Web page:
A little more than a year later, almost as if she had finally completed the raising of her children, and felt free to rest, Lucina died of natural causes November 10, 1890, five days after the birth of Archie, Benjamin and Mary’s first-born. About one month after their eleventh wedding anniversary, on September 13, 1900, with three boys, three girls, and a seventh child on the way, they bought a farm on the Orebed Road. At that point this road divides the Townships of Philadelphia and Theresa, and the farm was on the Theresa side of the road.

I have been told that long before the coming of the white man, when only the Mohawk Indians of the Iroquois Confederacytribes roamed this country, the area including the farm was used by them as a way station. On the property is a large rock hollowed out by continuous use over the centuries as a pestle for the grinding of grain.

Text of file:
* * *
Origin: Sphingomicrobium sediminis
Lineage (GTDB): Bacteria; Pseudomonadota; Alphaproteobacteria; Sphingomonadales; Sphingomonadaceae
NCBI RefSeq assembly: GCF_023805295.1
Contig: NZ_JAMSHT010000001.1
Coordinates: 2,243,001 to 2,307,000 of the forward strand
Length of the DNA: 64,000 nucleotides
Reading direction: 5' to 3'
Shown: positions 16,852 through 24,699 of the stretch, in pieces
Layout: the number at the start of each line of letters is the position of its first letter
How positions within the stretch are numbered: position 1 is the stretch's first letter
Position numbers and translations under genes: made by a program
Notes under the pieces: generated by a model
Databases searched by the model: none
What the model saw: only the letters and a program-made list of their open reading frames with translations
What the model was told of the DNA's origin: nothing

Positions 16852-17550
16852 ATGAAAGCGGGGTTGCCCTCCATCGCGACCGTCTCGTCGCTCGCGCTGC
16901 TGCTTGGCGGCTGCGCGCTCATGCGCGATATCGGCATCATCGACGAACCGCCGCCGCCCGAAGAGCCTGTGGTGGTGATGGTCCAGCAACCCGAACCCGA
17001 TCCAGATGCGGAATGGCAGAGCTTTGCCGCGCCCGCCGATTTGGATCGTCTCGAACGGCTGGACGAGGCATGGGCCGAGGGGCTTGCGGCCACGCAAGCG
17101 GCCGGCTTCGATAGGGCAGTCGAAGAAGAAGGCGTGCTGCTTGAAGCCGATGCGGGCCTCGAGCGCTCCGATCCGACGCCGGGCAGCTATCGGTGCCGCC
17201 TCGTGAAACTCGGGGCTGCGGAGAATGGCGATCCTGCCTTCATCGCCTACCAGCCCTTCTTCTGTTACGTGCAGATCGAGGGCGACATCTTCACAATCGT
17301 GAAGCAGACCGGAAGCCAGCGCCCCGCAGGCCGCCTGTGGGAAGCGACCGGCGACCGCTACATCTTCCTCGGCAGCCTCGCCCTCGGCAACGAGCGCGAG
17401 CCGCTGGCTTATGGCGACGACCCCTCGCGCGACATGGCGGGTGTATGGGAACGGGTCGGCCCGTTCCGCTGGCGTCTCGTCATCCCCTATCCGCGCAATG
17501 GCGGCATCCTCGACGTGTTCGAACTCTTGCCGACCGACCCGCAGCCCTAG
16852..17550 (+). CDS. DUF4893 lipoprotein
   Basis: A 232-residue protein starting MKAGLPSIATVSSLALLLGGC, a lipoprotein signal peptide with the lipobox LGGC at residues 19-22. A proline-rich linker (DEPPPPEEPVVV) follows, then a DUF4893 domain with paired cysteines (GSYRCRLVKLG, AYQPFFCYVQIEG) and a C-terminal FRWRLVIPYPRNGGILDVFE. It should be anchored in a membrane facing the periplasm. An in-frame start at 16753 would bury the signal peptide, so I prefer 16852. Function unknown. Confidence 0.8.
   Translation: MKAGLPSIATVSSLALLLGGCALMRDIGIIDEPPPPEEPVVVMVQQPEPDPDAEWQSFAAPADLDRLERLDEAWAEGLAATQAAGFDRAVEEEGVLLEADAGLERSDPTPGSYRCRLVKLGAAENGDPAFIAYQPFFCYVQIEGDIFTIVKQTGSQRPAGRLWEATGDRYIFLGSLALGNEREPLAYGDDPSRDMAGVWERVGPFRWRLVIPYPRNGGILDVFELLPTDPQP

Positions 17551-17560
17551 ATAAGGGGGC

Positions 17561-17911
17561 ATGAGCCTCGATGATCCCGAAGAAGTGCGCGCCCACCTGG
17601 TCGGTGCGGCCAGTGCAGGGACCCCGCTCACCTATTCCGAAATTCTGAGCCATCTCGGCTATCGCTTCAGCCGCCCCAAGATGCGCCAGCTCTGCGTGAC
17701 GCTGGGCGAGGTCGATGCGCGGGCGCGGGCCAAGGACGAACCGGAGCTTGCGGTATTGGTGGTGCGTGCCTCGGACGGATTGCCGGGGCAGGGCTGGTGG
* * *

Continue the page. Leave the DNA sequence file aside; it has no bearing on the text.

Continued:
Benjamin and Mary had the following twelve children. #1 Archie born in 1890, never married, accidentally burnedto death in 1946. #2 Lucy Belle born in 1892, married Earl Springer, had a daughter Louella in 1917. Lucy Belledied the following year. Louella married Edward Wills, had two sons, Doug and Ronnie, and a daughter Judy. #3 Joseph Lysander born in 1893, married Louise Bacon, and they had ten children. #4 Lydia was born in 1894, married Harry Hunt, and they had two children, Morris and Stanley. #5 Cora born in 1897 married Clark Baker, and they had a daughter Ernestine that married Raymond Williams. Ernestine had no siblings or children. #6 John Benjamin, always known as J Benny, was born in 1898, never married, and died accidentally in 1957. #7 Ruby was born in 1900, married William Hall, had ten children, and died in 1966. #8 Leon, born in 1903, was known as Jomp, never married, died in 1975. #9 Lewis, known as Lew, was born in 1906, never married, and died in 1978. #10 Luella born in 1908, married Kenneth Barton, had three children and died in 1978. #11 Marion was born in 1910, married Claude Kilborn, had two children, and died in 1994. #12 Katherine, always called Kitty, was born in 1912, never married, and died in 1996. Of the five boys, Joseph was the only one ever to leave the nest. The remaining four, lived their entire lives on the home farm. Lew was the last to live in the home, and since he died in 1978 the old house has stood empty and desolate, on a 100-yard long driveway. As of 2005, the windowless decrepit house has deteriorated to the point it cannot stand too much longer. Kitty told the writer in 1995 she had been paying the taxes for a number of years. Since her death I do not know its fate.